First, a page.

So for example, the number one reason for treatment failure is premature withdrawal from the treatment process. That's quitting before you're done. And there's two common statements that parents will sometimes hear when a kid's getting ready to relapse, or maybe already has. Say for instance you've got a kid who's completed residential treatment, is back home now, and they're doing IOP. And after a few weeks of, the pink cloud's sort of wearing off, she's starting to get a little tired of all the rules, and all the meetings she's supposed to be going to. And there's a little squabble here, and there's an argument about something on her home contract there. And things are getting a little more tense around the house. And then one day she blows up, and she says, “Screw all this! I never believed I had a problem to begin with.” Even though she was saying that when she discharged from residential.
Now, because you're an educated consumer, and you understand how the stages of change work, you simply say, “Oh, I'm sorry. You obviously have some more contemplation work to do.”
Or the other thing you might hear them say is, “I'm tired of all this treatment. I don't need all this anymore. I'm doing fine.” In this case you'd simply say, “Oh, I'm sorry you evidently didn't get that part of the plan that spells out how long you need to be doing this, and you obviously have some more preparation work to do.”
One of the things we've got to be careful of is not rushing them through the process too quickly, and regarding them as being further along in the process than they really are. It's not really that difficult to get them to the point of saying that their drug use is a problem, and agreeing to attend a few meetings, or go to IOP after they get out of residential. Both these statements show how important it is to make sure they're solid in these areas, because that goes directly to how thick the foundation is that we're building.
In a lot of cases treatment centers have insurance companies breathing down their neck to move clients through faster than we'd like. And what ends up happening a lot of the time, is we fall into a trap of assuming that the client's further along than they really are, or that they're at least going to get there if we just start treating them like they're there. And then we just end up in power struggles, because we're expecting them to be demonstrating Action stage behavior, when—if their Preparation work was thin—they may have agreed to a plan without having a good understanding of what was going to be involved. Or, if their contemplation work was thin, and they're not convinced that they have a problem, then they have no reason to follow a plan. And we all end up banging our head against the wall, because we're expecting them to be further along in the process than they really are.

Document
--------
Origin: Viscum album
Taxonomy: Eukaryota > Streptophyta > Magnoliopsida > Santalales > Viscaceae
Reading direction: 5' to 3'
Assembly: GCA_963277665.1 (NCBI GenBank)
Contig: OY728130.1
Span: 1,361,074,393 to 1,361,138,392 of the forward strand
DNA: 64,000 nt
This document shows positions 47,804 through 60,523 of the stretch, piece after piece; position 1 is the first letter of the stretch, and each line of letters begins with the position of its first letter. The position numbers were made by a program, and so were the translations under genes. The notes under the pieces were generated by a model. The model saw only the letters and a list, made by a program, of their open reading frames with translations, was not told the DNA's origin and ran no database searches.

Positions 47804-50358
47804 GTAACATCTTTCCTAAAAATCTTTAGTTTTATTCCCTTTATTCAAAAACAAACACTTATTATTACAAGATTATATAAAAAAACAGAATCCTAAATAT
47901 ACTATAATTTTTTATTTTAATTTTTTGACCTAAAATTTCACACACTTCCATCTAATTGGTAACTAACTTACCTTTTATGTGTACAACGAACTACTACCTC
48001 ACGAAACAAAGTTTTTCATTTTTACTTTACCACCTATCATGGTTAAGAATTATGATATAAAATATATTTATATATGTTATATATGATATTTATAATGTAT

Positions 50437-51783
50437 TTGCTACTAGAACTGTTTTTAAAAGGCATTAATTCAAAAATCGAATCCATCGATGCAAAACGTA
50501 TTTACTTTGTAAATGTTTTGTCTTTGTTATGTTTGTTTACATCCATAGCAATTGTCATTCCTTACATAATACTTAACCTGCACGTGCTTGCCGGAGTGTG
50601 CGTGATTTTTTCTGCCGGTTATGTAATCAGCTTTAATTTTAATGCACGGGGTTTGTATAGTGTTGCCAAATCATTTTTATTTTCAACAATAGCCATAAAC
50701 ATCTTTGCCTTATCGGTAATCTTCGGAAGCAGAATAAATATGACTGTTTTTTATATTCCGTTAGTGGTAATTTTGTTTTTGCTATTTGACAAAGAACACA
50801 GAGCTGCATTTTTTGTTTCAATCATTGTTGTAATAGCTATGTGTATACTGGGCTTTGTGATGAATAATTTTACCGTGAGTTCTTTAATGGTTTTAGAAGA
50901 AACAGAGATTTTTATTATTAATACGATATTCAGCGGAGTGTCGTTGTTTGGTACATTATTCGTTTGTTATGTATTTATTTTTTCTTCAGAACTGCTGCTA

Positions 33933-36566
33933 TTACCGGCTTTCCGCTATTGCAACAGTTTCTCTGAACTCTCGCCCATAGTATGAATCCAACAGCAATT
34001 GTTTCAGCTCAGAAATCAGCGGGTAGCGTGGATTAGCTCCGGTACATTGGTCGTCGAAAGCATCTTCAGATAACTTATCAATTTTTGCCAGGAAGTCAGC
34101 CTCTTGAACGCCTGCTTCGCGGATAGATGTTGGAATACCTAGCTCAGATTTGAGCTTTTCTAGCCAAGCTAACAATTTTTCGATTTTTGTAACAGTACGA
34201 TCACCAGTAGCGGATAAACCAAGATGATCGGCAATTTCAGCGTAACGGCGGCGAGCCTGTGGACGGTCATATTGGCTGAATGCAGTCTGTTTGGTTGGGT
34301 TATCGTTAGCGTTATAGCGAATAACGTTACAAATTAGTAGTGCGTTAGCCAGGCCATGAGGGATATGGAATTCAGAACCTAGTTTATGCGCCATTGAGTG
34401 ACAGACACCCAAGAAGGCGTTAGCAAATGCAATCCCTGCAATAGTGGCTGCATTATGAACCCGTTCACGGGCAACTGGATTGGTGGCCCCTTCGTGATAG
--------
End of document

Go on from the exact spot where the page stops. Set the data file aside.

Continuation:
Now, there's nothing wrong with a client for being wherever they are in the process. Even if you have to carry this over to the next level of care because insurance or finances are dictating the process. It's better to stay focused on the contemplation or the preparation until you know for sure that this is solid. That's how you make sure you're building a foundation that's ultimately going to support long-term recovery.
Learn more about the Rehab Works! Family Recovery Program :
• Weekly parent support group at Dallas Recovery Center
• Treatment facilities interested in using the online program for parents, please email email@example.com